Stone Bridge Ventures Senior Account Manager Alex Markovic expects that the verdict in the case of SEC v. Ripple can have a major impact on future crypto regulation in Canada. A few weeks ago, the US District Court for the Southern District of New York made a landmark decision for the case. Considering how it has been going on for months and has had the crypto community in a chokehold, the global financial community was eagerly awaiting the result.
Court Rejects SEC’s Position
The verdict is that Ripple Labs’ flagship token, XRP, isn’t a security, rejecting the position taken by the SEC. When filing a lawsuit, the SEC stated that if a crypto asset was initially distributed using an investment contract that’s subject to securities laws, it should be subject to the same laws in subsequent transactions.
As of yet, the court’s decision isn’t a binding precedent in other US states or in Canada, and it’s likely that the SEC will appeal it. Considering how much traction this decision has garnered, it could have implications for crypto regulations in Canada.
During the case, there were questions as to whether trading XRP in the secondary market would be the same as trading securities. In response to this, the District Court stated that it would entirely depend on the economic reality of that specific transaction and the circumstances surrounding the exchange. These factors can impact whether the sale of XRP in a secondary market can be classified as an offer of an investment contract.
This is a stark contrast to what Gary Gensler, chair of the SEC, has stated – that most tokens qualify as securities. It’s also the basis for the SEC’s latest complaint against crypto exchange, Coinbase and other US-based issuers.
Ripple Decisions Could Have Implications for Future CSA Regulations
The CSA is one of the first regulators to impose capital markets regulation on market intermediaries for crypto assets. For this, the CSA stated that the contract between a crypto trading platform, also known as a CTP, and a client is also a derivative – a crypto contract. This also applies if the underlying asset isn’t a security. Applying securities regulation to cryptocurrency assets in Canada has had a positive effect by addressing the issues associated with CTP activities.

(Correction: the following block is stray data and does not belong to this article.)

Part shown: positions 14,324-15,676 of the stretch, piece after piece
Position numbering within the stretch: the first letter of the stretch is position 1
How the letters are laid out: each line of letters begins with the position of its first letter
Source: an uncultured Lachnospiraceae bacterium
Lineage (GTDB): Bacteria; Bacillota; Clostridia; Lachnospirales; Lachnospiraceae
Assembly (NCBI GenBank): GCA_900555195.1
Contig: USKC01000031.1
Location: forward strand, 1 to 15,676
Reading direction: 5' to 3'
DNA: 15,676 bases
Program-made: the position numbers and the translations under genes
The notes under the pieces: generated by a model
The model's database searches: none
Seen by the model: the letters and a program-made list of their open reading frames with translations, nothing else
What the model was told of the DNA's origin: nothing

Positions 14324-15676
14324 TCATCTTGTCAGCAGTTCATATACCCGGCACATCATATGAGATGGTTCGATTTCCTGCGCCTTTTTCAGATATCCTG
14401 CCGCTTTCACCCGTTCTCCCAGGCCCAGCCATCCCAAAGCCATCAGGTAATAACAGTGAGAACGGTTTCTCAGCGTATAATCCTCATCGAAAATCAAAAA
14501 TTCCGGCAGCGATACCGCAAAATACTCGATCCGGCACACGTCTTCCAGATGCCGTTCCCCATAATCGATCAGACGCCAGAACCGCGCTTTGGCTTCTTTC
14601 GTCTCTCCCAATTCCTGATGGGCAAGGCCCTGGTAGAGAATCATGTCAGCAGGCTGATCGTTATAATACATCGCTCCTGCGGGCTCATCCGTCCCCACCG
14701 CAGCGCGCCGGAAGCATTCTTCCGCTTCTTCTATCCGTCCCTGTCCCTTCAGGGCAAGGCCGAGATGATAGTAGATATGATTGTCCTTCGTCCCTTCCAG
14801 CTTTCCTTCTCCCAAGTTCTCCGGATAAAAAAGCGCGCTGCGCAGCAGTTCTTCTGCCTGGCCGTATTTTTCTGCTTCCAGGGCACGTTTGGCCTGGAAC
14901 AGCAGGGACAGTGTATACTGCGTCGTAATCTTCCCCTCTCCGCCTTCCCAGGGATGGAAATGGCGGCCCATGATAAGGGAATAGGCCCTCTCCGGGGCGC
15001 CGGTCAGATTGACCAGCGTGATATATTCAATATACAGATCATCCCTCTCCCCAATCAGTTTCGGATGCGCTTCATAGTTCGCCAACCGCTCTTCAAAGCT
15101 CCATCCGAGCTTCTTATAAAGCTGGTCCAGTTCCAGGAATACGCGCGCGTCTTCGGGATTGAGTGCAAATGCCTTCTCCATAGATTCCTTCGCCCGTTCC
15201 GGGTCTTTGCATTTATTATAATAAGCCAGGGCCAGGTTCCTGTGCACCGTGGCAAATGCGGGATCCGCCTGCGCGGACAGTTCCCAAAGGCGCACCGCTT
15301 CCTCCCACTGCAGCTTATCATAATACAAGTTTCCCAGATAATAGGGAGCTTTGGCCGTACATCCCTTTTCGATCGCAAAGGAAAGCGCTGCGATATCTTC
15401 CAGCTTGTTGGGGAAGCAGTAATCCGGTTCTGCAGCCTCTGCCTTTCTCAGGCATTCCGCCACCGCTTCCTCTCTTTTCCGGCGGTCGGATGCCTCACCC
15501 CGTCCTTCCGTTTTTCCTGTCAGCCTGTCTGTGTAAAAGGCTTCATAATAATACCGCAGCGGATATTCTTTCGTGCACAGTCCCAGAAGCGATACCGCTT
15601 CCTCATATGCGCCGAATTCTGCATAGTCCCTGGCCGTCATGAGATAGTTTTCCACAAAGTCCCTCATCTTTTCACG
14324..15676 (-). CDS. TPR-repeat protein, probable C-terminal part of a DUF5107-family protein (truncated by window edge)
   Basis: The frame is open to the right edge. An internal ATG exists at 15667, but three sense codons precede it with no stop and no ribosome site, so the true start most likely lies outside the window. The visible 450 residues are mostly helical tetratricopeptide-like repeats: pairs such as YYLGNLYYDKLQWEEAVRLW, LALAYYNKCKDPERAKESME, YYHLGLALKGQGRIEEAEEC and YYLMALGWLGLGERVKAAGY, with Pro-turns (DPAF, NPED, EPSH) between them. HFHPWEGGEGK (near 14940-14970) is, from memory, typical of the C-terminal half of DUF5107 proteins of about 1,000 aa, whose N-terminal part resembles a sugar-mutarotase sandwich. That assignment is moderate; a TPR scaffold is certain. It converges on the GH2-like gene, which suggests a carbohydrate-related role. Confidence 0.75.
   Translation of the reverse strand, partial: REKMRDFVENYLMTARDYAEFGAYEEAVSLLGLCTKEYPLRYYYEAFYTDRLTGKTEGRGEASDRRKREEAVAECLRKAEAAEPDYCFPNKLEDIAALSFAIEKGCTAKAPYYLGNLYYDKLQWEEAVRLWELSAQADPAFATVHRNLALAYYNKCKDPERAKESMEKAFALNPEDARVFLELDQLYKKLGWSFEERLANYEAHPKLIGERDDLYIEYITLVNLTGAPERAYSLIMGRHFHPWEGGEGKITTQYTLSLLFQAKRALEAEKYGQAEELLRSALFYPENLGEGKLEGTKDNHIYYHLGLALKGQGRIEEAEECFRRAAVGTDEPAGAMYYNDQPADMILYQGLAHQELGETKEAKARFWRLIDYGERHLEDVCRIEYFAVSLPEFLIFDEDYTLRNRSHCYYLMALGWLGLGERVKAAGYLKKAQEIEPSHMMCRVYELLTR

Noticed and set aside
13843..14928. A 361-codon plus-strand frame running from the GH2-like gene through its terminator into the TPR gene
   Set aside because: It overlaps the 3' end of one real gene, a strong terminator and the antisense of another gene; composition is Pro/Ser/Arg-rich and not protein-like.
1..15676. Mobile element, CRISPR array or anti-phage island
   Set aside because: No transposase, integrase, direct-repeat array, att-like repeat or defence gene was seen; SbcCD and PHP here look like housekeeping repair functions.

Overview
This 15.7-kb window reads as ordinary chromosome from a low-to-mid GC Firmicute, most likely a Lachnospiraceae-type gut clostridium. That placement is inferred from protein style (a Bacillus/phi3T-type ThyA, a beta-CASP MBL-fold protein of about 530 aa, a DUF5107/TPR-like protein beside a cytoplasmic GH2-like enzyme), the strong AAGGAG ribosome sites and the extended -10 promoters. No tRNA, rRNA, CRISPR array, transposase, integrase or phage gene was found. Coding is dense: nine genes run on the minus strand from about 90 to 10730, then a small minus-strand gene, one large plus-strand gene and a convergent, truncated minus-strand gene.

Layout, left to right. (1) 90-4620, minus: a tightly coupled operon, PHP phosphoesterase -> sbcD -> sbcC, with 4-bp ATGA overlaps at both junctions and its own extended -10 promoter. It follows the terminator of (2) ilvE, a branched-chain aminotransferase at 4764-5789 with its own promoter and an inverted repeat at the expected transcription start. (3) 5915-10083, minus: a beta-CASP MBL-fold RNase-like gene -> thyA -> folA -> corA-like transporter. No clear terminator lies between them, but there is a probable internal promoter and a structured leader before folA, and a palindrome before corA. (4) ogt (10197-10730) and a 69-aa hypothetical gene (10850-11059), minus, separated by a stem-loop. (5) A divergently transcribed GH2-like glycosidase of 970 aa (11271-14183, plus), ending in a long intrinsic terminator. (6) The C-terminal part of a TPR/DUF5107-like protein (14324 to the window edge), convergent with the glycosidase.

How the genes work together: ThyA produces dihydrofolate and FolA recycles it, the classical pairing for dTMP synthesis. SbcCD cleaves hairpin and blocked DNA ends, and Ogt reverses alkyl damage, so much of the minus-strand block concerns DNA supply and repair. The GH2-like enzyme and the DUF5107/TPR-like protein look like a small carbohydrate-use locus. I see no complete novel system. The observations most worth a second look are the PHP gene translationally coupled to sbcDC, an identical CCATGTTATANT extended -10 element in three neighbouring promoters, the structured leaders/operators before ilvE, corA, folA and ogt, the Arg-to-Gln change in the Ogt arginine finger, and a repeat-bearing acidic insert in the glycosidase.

Nevertheless, the current SEC v. Ripple decision shows major differences between securities and cryptocurrencies. It shows why evolving regulation should look at the investment and consumptive uses of cryptocurrencies. For instance, the CSA has taken a regulatory approach towards stablecoins, but they should recognize that these assets are often used as a store of value or payment method rather than an investment tool.
The recent Ripple decision gives Canada’s crypto holders a reason to argue that secondary market sales of tokens received through exempt securities transactions shouldn’t be regulated the same way as the distribution of securities.
Alex Markovic of Stone Bridge Ventures predicts that the CSA will continue to improve its regulatory system for CTPs. But the recent decision shows that the current regulatory framework for securities is sometimes rigid and doesn’t always apply to cryptocurrencies.